In the past week, there are an average of 758 cases per day in Canada and 18 deaths. There are just over 1,100 Canadians hospitalized, including just over 500 in intensive care.
The national reproduction rate has remained unchanged since mid-April (under 1), a sign that the epidemic is currently under control.
Short-term forecasts point to a slowdown in the growth in the number of cases and deaths across the country. However, the situation could change as early as August.
It will be a great summer. What I am watching is the reopening in each province. It will tell us if we will have an upsurge, says Dr. Theresa Tam, Canada’s Chief Public Health Officer.
If contacts increase by 50% or more and the Delta variant (native to India) gains momentum, there could be around 2,000 new cases per day in Canada in August.
This confirms the need for a cautious approach to the relaxation of sanitary measures. It is enough to remain vigilant. We have to keep the cases low.
What will be the impact of the Delta variant?
In fact, according to PHAC forecasts, hospital capacity across the country could be exceeded in January if another wave is caused by the Delta variant, the agency says. This could be much more important than the one we experienced this winter.
At the height of the crisis this winter, there were around 15 hospitalizations per 100,000 people. If the Delta variant were to gain the upper hand, this figure could double and exceed 30 hospitalizations per 100,000 inhabitants next January.
A wave caused by the Delta variant would likely affect young people more, since they are less vaccinated.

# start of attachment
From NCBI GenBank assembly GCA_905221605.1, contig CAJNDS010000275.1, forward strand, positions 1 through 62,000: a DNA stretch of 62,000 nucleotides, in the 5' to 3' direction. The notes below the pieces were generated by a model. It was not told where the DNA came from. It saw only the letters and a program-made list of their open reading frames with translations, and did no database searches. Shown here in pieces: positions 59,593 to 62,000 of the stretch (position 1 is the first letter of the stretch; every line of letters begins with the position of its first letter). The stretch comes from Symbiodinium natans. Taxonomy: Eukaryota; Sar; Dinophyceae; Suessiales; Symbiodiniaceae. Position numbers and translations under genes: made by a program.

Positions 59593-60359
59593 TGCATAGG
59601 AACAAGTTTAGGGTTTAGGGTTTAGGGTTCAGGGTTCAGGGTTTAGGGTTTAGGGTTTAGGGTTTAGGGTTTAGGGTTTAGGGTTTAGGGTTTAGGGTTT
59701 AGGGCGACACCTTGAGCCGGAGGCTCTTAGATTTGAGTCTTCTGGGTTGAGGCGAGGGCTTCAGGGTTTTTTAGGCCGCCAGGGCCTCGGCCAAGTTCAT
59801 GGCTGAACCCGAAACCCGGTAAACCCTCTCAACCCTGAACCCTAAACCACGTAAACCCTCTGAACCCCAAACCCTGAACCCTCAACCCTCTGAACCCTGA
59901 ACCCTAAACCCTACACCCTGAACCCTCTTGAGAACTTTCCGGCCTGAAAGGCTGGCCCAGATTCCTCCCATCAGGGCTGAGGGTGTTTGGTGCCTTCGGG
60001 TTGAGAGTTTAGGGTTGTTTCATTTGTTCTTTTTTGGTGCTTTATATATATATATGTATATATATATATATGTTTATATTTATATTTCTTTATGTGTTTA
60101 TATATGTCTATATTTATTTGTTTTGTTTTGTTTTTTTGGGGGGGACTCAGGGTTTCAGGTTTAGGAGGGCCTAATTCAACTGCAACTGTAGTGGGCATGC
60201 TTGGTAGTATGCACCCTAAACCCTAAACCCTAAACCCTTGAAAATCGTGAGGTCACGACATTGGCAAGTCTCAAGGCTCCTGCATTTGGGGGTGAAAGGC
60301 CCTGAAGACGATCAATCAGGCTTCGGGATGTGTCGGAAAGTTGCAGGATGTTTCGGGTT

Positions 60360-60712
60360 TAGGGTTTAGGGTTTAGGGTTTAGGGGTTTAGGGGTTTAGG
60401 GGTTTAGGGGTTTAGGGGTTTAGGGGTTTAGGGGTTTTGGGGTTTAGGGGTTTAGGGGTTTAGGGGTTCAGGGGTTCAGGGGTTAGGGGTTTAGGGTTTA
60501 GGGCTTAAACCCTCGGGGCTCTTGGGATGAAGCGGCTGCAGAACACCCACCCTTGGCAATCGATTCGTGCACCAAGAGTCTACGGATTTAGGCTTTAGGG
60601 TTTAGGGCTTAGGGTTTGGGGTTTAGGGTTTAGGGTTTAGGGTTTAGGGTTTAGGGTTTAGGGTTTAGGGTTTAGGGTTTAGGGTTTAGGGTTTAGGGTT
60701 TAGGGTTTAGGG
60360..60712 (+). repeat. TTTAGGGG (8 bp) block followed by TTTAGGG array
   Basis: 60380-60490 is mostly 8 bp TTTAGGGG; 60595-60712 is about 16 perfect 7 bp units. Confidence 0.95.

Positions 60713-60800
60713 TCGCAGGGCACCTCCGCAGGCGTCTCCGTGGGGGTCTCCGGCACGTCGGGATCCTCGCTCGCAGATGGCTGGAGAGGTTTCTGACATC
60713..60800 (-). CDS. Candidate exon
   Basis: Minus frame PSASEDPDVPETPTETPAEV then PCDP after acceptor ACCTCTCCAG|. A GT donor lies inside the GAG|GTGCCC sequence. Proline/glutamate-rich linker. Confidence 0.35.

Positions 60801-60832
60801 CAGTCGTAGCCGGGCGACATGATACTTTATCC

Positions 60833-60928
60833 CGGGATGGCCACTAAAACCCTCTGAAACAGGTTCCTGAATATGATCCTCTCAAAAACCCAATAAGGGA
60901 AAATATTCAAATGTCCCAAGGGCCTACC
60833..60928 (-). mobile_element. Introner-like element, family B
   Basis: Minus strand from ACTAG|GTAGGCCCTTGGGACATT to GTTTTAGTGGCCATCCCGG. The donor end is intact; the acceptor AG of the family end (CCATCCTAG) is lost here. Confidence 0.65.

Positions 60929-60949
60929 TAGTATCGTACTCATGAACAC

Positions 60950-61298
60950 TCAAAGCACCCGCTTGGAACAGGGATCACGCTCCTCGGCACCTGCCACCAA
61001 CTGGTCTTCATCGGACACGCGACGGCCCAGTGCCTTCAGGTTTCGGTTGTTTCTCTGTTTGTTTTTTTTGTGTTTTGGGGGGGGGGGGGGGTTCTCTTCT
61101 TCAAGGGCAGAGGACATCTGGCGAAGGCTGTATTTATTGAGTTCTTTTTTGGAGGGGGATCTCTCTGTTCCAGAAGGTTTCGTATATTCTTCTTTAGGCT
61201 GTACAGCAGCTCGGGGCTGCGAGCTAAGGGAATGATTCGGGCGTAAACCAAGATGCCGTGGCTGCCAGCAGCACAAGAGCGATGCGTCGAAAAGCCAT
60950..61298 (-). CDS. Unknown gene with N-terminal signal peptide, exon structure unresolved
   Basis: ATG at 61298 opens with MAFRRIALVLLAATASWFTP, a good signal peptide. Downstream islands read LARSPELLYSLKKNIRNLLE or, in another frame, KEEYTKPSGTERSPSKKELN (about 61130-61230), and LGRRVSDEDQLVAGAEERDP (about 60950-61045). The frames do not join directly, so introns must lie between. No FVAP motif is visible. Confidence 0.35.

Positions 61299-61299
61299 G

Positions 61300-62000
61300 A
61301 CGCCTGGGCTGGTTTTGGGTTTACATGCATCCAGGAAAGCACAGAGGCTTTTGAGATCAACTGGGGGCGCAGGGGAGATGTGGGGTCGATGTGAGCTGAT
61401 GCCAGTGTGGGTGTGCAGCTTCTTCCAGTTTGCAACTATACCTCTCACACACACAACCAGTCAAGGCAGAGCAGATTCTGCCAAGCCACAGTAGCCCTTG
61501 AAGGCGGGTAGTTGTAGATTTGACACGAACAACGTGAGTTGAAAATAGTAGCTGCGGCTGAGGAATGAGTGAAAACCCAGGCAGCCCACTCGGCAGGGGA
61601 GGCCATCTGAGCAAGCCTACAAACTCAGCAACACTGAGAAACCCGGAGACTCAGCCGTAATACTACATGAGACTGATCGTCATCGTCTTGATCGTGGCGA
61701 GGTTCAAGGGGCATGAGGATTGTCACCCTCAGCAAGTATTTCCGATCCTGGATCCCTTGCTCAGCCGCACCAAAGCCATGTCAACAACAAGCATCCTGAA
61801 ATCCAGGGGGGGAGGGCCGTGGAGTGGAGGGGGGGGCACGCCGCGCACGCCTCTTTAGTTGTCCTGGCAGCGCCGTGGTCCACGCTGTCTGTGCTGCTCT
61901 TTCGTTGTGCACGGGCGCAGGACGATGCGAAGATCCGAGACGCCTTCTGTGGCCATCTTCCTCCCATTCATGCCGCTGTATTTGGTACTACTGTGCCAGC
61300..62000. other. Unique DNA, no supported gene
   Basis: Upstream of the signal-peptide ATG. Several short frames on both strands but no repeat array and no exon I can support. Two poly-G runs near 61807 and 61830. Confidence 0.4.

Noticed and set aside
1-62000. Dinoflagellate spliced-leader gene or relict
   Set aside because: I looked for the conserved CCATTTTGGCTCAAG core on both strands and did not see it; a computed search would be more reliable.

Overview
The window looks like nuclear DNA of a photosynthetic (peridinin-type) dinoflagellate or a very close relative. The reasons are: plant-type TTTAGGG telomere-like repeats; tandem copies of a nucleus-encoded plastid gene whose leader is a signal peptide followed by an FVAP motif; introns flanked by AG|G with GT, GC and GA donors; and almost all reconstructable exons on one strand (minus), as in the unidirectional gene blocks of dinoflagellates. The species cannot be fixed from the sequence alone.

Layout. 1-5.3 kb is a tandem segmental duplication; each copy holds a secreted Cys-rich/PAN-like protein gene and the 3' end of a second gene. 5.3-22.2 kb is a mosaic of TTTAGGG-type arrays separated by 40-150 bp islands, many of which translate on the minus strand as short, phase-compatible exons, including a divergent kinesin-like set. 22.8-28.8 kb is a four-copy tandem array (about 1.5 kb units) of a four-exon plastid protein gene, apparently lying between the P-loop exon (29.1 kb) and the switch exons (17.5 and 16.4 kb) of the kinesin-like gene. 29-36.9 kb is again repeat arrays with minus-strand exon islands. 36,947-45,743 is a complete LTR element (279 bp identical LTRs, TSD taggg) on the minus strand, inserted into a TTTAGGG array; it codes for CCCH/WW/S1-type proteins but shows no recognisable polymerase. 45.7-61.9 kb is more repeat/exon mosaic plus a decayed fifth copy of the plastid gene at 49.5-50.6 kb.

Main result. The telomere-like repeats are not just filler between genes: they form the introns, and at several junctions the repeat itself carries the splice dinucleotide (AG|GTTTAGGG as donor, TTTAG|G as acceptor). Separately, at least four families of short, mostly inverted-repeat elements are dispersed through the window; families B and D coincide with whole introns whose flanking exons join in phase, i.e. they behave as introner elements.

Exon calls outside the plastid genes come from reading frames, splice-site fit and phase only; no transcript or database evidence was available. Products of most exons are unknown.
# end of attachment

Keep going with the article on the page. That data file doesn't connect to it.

The more young people who are vaccinated, the more we can avoid this wave, says Dr. Njoo.
According to’ASPC, there was a fourfold increase in the number of cases of Delta in Canada between April 25 and May 23. Based on data compiled by CBC and Radio-Canada, there are currently just over 3000 cases in the country linked to the Delta variant (originating in India).
The agency says 18% of cases were sequenced in May. Now that the number of cases is decreasing, several regions will succeed in sequencing almost 100% of the cases. Increased surveillance would help reduce the chances of the Delta variant multiplying rapidly.
Remember that the Delta variant is 50% more transmissible than the Alpha variant. Delta cases are 54% more likely to be hospitalized than cases related to the Alpha variant (discovered in the UK).
The Delta variant is also the cause of the recent exponential increase in cases in Great Britain. There are now more than 14,000 new cases per day in the UK, compared with a plateau of 2,000 daily cases in April and May.
Fortunately, if enough Canadians are vaccinated this fall, it will be possible to prevent another wave and hospital capacity overrun, the agency believes.
The majority of Delta cases in Canada are unvaccinated or partially vaccinated people.
Vaccines offer strong protection against serious illnesses. Do not do things by halves, you need two doses of the vaccine.
We need to vaccinate more than 75% of the population to deal with this variant. The second dose is very important against Deltaadds Dr. Tam.
According to the latest Canadian data:
0.14% of people vaccinated were infected more than 14 days after their first dose;
0.08% of fully vaccinated people were infected more than 7 days after the second dose.
Since the start of the vaccination campaign, nearly 39 million doses have been delivered to the country, of which more than 34 million have been injected. The agency says that as of next week, a total of 50 million doses will have been delivered, and that is enough to fully immunize 75% of the eligible population.